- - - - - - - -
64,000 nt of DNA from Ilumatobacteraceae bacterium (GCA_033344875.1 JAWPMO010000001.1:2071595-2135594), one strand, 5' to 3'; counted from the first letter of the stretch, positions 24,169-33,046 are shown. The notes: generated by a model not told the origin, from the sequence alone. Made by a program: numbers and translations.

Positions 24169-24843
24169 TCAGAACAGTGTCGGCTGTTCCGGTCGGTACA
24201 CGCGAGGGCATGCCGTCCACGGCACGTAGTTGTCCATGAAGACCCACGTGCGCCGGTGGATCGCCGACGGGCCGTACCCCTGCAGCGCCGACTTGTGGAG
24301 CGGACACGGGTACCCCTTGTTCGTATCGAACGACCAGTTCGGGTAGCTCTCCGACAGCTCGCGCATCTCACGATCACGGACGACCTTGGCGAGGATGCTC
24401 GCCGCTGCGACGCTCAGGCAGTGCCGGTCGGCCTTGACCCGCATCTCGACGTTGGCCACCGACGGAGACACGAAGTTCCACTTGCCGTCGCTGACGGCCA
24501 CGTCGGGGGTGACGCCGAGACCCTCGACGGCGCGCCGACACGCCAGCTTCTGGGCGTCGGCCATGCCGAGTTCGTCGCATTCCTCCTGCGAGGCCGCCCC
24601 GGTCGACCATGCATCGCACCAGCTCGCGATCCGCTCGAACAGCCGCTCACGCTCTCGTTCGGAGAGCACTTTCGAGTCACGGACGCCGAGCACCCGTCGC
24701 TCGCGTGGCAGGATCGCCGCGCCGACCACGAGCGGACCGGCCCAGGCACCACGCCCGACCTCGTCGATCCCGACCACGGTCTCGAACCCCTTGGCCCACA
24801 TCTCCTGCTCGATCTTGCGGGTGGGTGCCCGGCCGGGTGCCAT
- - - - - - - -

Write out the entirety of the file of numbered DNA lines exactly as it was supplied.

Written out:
64,000 nt of DNA from Ilumatobacteraceae bacterium (GCA_033344875.1 JAWPMO010000001.1:2071595-2135594), one strand, 5' to 3'; counted from the first letter of the stretch, positions 24,169-33,046 are shown. The notes: generated by a model not told the origin, from the sequence alone. Made by a program: numbers and translations.

Positions 24169-24843
24169 TCAGAACAGTGTCGGCTGTTCCGGTCGGTACA
24201 CGCGAGGGCATGCCGTCCACGGCACGTAGTTGTCCATGAAGACCCACGTGCGCCGGTGGATCGCCGACGGGCCGTACCCCTGCAGCGCCGACTTGTGGAG
24301 CGGACACGGGTACCCCTTGTTCGTATCGAACGACCAGTTCGGGTAGCTCTCCGACAGCTCGCGCATCTCACGATCACGGACGACCTTGGCGAGGATGCTC
24401 GCCGCTGCGACGCTCAGGCAGTGCCGGTCGGCCTTGACCCGCATCTCGACGTTGGCCACCGACGGAGACACGAAGTTCCACTTGCCGTCGCTGACGGCCA
24501 CGTCGGGGGTGACGCCGAGACCCTCGACGGCGCGCCGACACGCCAGCTTCTGGGCGTCGGCCATGCCGAGTTCGTCGCATTCCTCCTGCGAGGCCGCCCC
24601 GGTCGACCATGCATCGCACCAGCTCGCGATCCGCTCGAACAGCCGCTCACGCTCTCGTTCGGAGAGCACTTTCGAGTCACGGACGCCGAGCACCCGTCGC
24701 TCGCGTGGCAGGATCGCCGCGCCGACCACGAGCGGACCGGCCCAGGCACCACGCCCGACCTCGTCGATCCCGACCACGGTCTCGAACCCCTTGGCCCACA
24801 TCTCCTGCTCGATCTTGCGGGTGGGTGCCCGGCCGGGTGCCAT